Vietnam is one of my favorite countries to visit, mainly because of the people. I had the good fortune to spend a month there, traveling to different spots as they came up. I like to travel that way, letting chance and a bit of on-the-spot research influence my choices. It was a terrific experience and I’m grateful to have had the chance.
As with any country, there are sometimes unexpected differences, and here are some interesting ones I learned about on the way.
1. There are no songbirds in Vietnam.
If you love the sound of birds greeting the rising sun, don’t expect to hear them here. When you are in any large city, you might not expect to hear many birds. but in Vietnam, it was rare to encounter even a crow.
Even when we visited mountain villages in the north, birds were few and far between.
Between the spraying of Agent Orange and the starvation of the population during many occupations, birds were fair game.
Birds do exist there, it’s just that habitat loss and rampant poaching have reduced their population.
Our food tour in Hanoi included visits to six different restaurants, including street vendors and little hole-in-the-wall establishments. We were served a full meal at each location, including local beer, which is delicious and very inexpensive.
It was a challenge to eat it all.
At one point we were served what looked like very small chicken wings and when I asked what it was, they said pheasant.
Later in our trip, we visited a small fishing village outside of Da Nang. There we discovered a restaurant frequented by local fishermen.
The menu was extensive, and each item was carefully translated into English. We marveled at the variety of seafood available. After we made our selection, I kept reading to the end.
On the last page, I found the menu item: fresh sparrow.
2. Gender roles are reversed.
The women in Vietnam are the hardest working people I’ve ever met. They’re up at dawn, bringing vegetables into the city to sell and they’re usually carrying them in two baskets hanging from a stick balanced on their heads. Often they are also carrying a child on their back.
A whole generation of men is missing. They were killed in the war.
The ones left spend the afternoon in the bar while the women work. I know that’s a generalization, but it was something we observed in almost every village we visited, and we were in the country for a month.
3. They call it the American War.
In Vietnam, the people call it the American war. Seriously.
We’re the ones that call it the Vietnam war. And if the Americans had taken a look at Vietnamese history, they would have been very very hesitant to become involved in any war in their country.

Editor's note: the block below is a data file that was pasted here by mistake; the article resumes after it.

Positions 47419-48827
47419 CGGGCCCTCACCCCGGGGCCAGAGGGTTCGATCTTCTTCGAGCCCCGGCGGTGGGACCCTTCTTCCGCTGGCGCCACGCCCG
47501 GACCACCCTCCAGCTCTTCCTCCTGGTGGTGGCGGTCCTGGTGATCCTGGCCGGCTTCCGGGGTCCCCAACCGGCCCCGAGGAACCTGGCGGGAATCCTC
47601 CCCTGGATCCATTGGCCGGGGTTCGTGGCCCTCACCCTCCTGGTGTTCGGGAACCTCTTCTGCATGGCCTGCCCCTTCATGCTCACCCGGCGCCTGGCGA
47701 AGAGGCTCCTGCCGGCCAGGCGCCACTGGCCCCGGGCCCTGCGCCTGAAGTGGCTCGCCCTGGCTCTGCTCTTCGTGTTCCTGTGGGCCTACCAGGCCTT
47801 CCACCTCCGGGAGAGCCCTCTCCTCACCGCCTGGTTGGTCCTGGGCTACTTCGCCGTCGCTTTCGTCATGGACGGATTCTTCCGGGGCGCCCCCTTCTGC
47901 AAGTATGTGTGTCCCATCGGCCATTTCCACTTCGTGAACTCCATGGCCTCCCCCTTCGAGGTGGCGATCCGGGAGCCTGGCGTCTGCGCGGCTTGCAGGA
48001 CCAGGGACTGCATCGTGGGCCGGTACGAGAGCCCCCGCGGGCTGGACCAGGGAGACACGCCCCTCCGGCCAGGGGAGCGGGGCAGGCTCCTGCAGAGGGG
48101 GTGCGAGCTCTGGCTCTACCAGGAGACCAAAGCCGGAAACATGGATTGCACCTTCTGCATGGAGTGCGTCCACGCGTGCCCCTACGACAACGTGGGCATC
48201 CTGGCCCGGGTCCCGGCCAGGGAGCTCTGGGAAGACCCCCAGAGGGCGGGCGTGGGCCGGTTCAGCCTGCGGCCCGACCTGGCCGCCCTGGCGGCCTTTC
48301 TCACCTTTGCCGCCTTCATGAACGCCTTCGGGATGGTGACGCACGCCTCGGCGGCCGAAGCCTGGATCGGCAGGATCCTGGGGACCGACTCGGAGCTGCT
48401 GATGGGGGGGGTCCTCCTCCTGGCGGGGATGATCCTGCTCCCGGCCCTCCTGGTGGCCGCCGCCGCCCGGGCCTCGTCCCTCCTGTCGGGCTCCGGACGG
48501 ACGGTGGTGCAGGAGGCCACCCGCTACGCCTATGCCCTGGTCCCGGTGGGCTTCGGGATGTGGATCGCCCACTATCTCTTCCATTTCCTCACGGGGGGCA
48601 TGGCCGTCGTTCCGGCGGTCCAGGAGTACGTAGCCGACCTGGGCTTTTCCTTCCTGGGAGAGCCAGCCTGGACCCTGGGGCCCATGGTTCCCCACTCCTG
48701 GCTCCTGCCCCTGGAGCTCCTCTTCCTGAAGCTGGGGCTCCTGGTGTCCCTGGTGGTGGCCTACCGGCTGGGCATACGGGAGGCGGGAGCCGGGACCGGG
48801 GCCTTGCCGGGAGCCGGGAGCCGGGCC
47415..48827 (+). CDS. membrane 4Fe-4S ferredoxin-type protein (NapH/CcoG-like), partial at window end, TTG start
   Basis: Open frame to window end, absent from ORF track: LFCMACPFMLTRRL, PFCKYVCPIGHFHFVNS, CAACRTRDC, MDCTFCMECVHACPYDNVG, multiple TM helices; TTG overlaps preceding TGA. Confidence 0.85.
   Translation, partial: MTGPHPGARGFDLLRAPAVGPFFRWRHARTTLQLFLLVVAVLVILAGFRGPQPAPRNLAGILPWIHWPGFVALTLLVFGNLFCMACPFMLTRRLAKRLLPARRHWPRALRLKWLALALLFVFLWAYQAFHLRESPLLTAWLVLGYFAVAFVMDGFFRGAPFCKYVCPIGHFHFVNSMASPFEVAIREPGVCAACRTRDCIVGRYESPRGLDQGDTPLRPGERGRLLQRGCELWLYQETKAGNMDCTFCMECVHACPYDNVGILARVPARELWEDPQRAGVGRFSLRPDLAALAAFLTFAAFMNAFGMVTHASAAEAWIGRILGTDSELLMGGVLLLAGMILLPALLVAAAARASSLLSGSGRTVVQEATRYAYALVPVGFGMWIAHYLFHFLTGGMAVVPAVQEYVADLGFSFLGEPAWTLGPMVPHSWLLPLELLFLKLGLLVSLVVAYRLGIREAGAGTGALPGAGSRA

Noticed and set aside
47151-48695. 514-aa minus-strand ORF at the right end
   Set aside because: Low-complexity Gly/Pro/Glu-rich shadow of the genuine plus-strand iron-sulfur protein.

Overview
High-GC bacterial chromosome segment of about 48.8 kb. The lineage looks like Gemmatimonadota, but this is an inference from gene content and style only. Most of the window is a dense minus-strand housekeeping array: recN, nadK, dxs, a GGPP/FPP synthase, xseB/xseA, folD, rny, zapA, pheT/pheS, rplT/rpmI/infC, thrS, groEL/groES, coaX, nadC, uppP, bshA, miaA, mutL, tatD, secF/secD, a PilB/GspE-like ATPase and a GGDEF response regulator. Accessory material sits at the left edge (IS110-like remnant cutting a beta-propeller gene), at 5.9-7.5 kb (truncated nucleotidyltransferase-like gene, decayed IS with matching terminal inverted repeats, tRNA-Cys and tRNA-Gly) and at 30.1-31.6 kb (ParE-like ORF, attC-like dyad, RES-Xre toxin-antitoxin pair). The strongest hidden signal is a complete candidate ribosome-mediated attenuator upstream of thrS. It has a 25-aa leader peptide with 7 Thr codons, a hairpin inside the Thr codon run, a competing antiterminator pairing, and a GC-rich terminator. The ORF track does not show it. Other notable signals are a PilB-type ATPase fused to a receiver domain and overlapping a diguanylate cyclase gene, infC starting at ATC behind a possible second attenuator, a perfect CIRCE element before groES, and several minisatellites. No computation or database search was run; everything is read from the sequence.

The Vietnamese people have experienced occupation many times, including years of occupation by the French, the Japanese, the Chinese, even the Mongols. If they weren’t able to fight them off, they adapted and worked around the rules of the new oppressors. Eventually, the occupiers would leave and they would have their country back.
The Vietnamese people outlasted them all.
4. Anarchy rules on the roads.
There’s really only one rule as a driver. The largest vehicle wins, no matter what any written rules of the road are.
A second unspoken rule is don’t make any sudden moves. As long as you maintain a steady pace and direction, other drivers can take steps to avoid you or go around you.
There are speed limits that vary from place to place, but the general rule seems to be to keep up with the flow of traffic. Most people delight in traveling as quickly as they can whenever possible.
It makes for an exciting tuk-tuk ride.
5. Pedestrians are lowest on the totem pole.
The rules say pedestrians can cross at traffic lights or where the road is marked with a crosswalk, but the reality is much more exciting.
You take your life into your hands crossing the street. After several tentative and scary attempts, we learned two tips:
First, find a local, preferably an elderly person, and cross with them.
Second, once you step into the road, continue to cross at a steady pace and don’t make eye contact with any drivers.
The key to survival on roads in Vietnam is to go with the flow.
Just in case you didn’t get enough of crossing the street, here’s another one.
6. Ho Chi Minh was a Hero
Ho Chi Minh (1890–1969) was a Vietnamese revolutionary. He was born in Vietnam when it was occupied by France.
Today, in his home country, Ho Chi Minh is highly respected. He is considered the father of modern Vietnam because of his devotion to the independence of his people.
He used Communism as a springboard to resist the French colonialists and free his country, uniting the north and south.
I hope you enjoyed this short list of interesting facts about Vietnam. I love learning about new cultures and sharing them here with you.
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